There are just about as many ways to spell Kefta as there are recipes for this food item.  How the word Kefta is spelled does provide a clue to which cuisine style should be focused on, based upon the regional language dialect.  Just like Kofta, the word Kefta refers to a ball shape.  In a culinary sense, Kefta refers to meatballs.  Since the word Kefta is used to describe meatballs in languages that are common in Morocco, some traditional Moroccan style cooking knowledge should be applied to making the meatballs.  This means that a complex array of spices should be used and dried fruit can also flavor the minced meat.  This combination yields an intriguingly good tasting meatball!
     Beans of any kind are commonly called Hummis in most parts of the Middle East and North Africa.  It does not matter if the beans are whole or mashed into a paste.  It does not matter is the beans are chickpeas, fava or white beans.  On the other hand, beans are also referred to by their specific names in this region too and this can put recipe translators to the test.  For example, today's recipe's alternative name could be Lamb and Dried Fruit Kefta with Hummus en Harissa.  In western world countries, this would lead to confusion, because the word Hummus refers to Bean Dip.       
     White Beans are popular throughout the Mediterranean region and North Africa.  White Beans are also called Cannellini or White Kidney Beans.  White Beans are available in most grocery stores. 
      The heavy use of Harissa Sauce is common in Tunisian cuisine.  For the sake of convenience, a pre-made Harissa Sauce product was used to make today's recipe.  The Harissa product selection at a common grocery store is limited and if a Harissa paste or sauce is available, it is usually overpriced.  The best place to find a good selection of Harissa products is at a Mediterranean food market.  Many different brands and regional styles are available and the price is a bargain.  Some Harissa products are labeled as mild or spicy.  There really is not much difference in the spicy heat range between the two label descriptions, because Harissa traditionally is mild tasting.  A Harissa Paste is as thick as tomato paste and can be thinned to a sauce consistency.  Harissa Sauce products are ready to be used as is.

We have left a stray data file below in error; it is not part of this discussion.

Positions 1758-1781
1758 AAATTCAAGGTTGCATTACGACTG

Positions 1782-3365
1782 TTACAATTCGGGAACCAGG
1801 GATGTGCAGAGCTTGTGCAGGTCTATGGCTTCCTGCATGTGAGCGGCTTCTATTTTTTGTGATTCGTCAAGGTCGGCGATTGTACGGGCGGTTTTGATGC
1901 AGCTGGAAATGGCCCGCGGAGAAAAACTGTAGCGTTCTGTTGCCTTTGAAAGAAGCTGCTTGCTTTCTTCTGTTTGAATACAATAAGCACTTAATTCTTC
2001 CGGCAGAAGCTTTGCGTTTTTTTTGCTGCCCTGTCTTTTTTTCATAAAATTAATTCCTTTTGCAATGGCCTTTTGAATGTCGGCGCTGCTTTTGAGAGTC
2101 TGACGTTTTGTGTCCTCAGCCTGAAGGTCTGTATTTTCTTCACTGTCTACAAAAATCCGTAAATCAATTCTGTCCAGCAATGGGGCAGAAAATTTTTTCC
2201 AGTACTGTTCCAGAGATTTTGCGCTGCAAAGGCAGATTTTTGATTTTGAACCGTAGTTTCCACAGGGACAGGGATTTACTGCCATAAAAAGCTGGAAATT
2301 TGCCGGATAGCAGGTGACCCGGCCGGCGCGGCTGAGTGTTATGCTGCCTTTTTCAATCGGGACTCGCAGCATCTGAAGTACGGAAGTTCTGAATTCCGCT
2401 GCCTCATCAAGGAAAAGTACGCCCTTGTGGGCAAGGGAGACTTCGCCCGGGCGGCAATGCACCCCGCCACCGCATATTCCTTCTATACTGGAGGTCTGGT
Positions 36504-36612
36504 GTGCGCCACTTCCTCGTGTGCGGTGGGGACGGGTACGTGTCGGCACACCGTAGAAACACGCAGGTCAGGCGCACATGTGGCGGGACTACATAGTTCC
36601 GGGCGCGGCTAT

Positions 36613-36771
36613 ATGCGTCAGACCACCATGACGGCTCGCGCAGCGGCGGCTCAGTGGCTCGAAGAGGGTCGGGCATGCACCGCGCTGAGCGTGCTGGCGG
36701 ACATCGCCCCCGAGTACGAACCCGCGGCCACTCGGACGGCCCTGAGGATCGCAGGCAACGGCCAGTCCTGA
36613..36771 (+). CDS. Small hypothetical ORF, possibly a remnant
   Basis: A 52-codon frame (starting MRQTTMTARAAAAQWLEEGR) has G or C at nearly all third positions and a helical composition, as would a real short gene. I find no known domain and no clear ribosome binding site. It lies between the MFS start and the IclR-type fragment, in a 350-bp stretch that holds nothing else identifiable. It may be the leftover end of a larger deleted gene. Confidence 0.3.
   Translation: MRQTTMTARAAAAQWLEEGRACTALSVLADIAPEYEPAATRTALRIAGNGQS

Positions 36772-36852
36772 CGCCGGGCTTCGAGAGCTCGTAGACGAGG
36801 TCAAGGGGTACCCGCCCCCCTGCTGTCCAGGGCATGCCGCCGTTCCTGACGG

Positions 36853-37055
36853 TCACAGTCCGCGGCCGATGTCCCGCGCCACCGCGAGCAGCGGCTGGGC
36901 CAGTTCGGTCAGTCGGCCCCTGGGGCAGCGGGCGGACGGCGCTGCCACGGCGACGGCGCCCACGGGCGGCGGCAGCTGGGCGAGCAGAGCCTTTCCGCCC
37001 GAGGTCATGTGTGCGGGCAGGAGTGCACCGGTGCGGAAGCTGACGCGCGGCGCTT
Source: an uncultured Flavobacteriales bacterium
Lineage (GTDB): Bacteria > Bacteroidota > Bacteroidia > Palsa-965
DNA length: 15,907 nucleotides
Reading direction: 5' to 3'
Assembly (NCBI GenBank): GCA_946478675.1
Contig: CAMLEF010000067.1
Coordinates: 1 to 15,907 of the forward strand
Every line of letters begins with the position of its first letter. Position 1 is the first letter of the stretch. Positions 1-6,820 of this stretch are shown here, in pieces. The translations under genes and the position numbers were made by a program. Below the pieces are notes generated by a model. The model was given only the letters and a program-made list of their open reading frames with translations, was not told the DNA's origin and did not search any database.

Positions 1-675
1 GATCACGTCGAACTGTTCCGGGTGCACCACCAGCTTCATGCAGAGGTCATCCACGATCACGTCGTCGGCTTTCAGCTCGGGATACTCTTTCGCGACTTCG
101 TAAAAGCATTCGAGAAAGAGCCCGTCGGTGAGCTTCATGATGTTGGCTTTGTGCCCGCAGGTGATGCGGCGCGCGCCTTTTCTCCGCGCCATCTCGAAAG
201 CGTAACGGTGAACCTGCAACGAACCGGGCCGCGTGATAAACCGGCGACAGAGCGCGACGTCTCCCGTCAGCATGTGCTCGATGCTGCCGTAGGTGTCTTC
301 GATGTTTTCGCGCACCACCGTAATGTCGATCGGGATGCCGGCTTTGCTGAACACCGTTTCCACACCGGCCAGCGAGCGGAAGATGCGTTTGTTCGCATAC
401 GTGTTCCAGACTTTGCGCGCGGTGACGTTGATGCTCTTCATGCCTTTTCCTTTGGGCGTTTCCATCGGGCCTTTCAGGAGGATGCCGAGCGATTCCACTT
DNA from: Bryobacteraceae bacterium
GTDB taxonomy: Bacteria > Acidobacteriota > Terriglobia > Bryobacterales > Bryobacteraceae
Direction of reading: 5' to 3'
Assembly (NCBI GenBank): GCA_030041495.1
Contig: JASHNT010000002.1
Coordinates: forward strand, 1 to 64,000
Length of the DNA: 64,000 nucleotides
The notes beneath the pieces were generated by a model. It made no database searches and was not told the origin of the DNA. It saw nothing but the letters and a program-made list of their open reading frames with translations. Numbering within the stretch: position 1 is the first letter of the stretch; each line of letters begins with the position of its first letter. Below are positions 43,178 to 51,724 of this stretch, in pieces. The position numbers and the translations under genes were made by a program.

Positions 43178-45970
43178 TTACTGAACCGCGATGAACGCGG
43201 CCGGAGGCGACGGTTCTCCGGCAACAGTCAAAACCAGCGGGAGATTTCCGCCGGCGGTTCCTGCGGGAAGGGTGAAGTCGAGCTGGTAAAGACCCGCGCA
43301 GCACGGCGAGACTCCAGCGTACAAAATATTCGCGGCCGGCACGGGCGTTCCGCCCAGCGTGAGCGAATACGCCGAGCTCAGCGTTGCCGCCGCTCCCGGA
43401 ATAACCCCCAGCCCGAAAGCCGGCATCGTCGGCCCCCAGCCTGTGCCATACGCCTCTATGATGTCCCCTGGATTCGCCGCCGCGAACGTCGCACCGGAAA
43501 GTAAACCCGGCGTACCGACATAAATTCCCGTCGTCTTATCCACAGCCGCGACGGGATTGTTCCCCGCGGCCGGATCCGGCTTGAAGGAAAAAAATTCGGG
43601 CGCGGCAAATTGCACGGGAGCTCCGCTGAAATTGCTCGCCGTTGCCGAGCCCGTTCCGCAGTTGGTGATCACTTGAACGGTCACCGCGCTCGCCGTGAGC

Lamb and Dried Fruit Kefta:  
     This recipe yields enough for 5 or 6 meatballs.  (2 ounce to 2 1/2 ounce apiece)
     While the meatballs are baking, the Harissa White Beans can be made.
     Step 1:  Soak 1/4 cup of Basmati Rice in water for 1 hour.
     Rinse the rice with cold water.
     Step 2:  Heat a sauce pot over medium high heat.
     Add 1 1/2 cups of water.
     Add the soaked Basmati Rice.
     Bring the water to a boil.
     Reduce the temperature to low heat.
     Simmer till the rice is a little more than halfway cooked.  (About 14 minutes.)
     Step 3:  Drain the water off of the al dente Basmati Rice with a fine mesh strainer.
     Cool the rice under cold running water.
     Drain the water off of the rice.
     Set the prepared Basmati Rice aside.
     Step 4:  Heat a sauté pan over medium low heat.
     Add 1/2 tablespoon of unsalted butter.
     Add 2 tablespoons of minced onion.
     Add 1 tablespoon of minced celery.
     Add 1 tablespoon of minced garlic.
     Gently sauté till the onions begin to caramelize.
     Set the pan of aromatic vegetables aside to cool.
     Step 5:  Place 8 ounces of ground lamb in a mixing bowl.
     Add the prepared Basmati Rice.
     Add the sautéed aromatic vegetables.
     Step 6:  Add 5 Dried Apricot Halves that are small chopped.
     Add 1/4 cup of minced Golden Raisons.
     Step 7:  Add 1/2 teaspoon of coriander.
     Add 1/2 teaspoon of crumbled dried mint leaves.
     Add 1/4 teaspoon of cinnamon.
     Add 1/4 teaspoon of cumin.
     Add 1/4 teaspoon of turmeric.
     Add 2 pinches of Safflower Saffron.
     Add 1 pinch of ground cardamom.
     Add 1 pinch of cayenne pepper.
     Add 1 pinch of marjoram.
     Add 1 pinch of nutmeg.
     Add 1/4 teaspoon of sea salt.
     Add 2 pinches of black pepper.
     Thoroughly mix the ingredients together.
     Step 8:  Divide the mixture into equal portions that weigh about 2 ounces to 2 1/2 ounces apiece.
     Roll the meatball portions into smooth round ball shapes.
     Step 9:  Brush a baking pan with vegetable oil.
     Place the meatballs on the baking pan.
     Place the pan in a 325ºF oven.
     Roast till the meatballs are fully cooked and they are lightly browned.  (About 20 minutes.)
     *Be sure to occasionally turn the meatballs as they bake, so they cook evenly.
     Step 10:  Remove the pan from the oven.
     Keep the Lamb and Dried Fruit Kefta warm on a stove top.  
     Harissa White Beans:
     This recipe yields 3 cups.  (2 portions)
     Step 1:  Heat a sauce pot over medium low heat.
     Add 5 pats of unsalted butter.